Publishers Weekly® Reviews
- Reviewed in: Publishers Weekly, page .
- Review Date: 2013-09-02
- Reviewer: Staff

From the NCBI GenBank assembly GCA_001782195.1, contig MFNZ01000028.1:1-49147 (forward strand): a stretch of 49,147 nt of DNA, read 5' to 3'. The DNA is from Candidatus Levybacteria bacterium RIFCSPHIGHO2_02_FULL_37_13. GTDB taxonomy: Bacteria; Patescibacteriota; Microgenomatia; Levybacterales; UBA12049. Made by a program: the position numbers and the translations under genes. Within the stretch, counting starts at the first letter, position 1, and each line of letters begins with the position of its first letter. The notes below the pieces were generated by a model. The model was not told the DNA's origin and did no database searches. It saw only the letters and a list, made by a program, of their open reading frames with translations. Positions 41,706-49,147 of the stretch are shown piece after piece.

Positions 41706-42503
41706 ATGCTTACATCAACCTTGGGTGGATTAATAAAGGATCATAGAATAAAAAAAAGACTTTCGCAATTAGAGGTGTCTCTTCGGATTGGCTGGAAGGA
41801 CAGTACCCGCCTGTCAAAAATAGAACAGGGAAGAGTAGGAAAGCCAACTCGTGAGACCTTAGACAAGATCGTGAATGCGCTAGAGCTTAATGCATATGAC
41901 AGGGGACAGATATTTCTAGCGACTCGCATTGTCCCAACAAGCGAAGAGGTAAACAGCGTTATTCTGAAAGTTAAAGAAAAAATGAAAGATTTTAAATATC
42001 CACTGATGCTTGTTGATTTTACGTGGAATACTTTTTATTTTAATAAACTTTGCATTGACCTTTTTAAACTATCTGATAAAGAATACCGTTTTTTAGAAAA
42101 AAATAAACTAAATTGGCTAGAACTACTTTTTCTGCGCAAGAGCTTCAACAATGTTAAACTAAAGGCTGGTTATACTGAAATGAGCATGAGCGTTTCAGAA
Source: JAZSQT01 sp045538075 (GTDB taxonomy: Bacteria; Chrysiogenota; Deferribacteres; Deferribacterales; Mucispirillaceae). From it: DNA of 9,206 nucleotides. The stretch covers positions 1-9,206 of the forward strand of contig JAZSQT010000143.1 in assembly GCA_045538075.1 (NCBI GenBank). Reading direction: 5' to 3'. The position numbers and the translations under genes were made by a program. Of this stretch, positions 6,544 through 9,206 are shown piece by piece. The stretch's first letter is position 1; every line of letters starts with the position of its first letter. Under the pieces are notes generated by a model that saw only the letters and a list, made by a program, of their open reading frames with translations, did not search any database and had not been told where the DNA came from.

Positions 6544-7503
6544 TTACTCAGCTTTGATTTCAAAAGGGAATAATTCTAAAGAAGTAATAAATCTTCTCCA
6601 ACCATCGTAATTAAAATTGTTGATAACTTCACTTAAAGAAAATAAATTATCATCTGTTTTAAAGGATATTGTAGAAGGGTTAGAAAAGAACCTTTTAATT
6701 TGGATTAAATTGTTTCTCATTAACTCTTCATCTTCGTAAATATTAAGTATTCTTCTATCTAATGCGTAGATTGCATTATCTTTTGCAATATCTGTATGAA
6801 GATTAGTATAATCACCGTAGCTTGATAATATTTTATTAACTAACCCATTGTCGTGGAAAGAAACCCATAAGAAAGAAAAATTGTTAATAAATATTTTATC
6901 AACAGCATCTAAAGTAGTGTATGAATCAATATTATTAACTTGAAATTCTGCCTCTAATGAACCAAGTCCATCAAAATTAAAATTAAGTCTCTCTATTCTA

In Thor’s latest, an assassin is viciously reducing the short list of candidates for the top job at the Federal Reserve, and it’s up to rugged, hypereffective private intelligence operative Scot Harvath to halt the hits. He and a small band of associates—including his outspoken boss, Reed Carlton, and Boston detective Lara Cordero—are pitted against the wealthy and powerful members of a secret cabal. Armand Schultz makes good use of no-frills narration to deliver the author’s prose crisply, while smartly adjusting his pacing during action sequences, dialogue-rich scenes, and paragraphs detailing events in American history. His aging Carlton is gruff and demanding. The head villains snarl. The women are treated to acceptable upper-register voices. And other characters are provided appropriate accents—for example, an exaggerated, gravelly Boston dialect for a Southie-born, hardboiled detective. As for Harvath, Schultz speaks in a confident, low rumble that softens in the course of the operative’s romance with Cordero, who, at book’s end, is strong enough to suggest a big change in his future. An Atria/Emily Bestler hardcover. (July)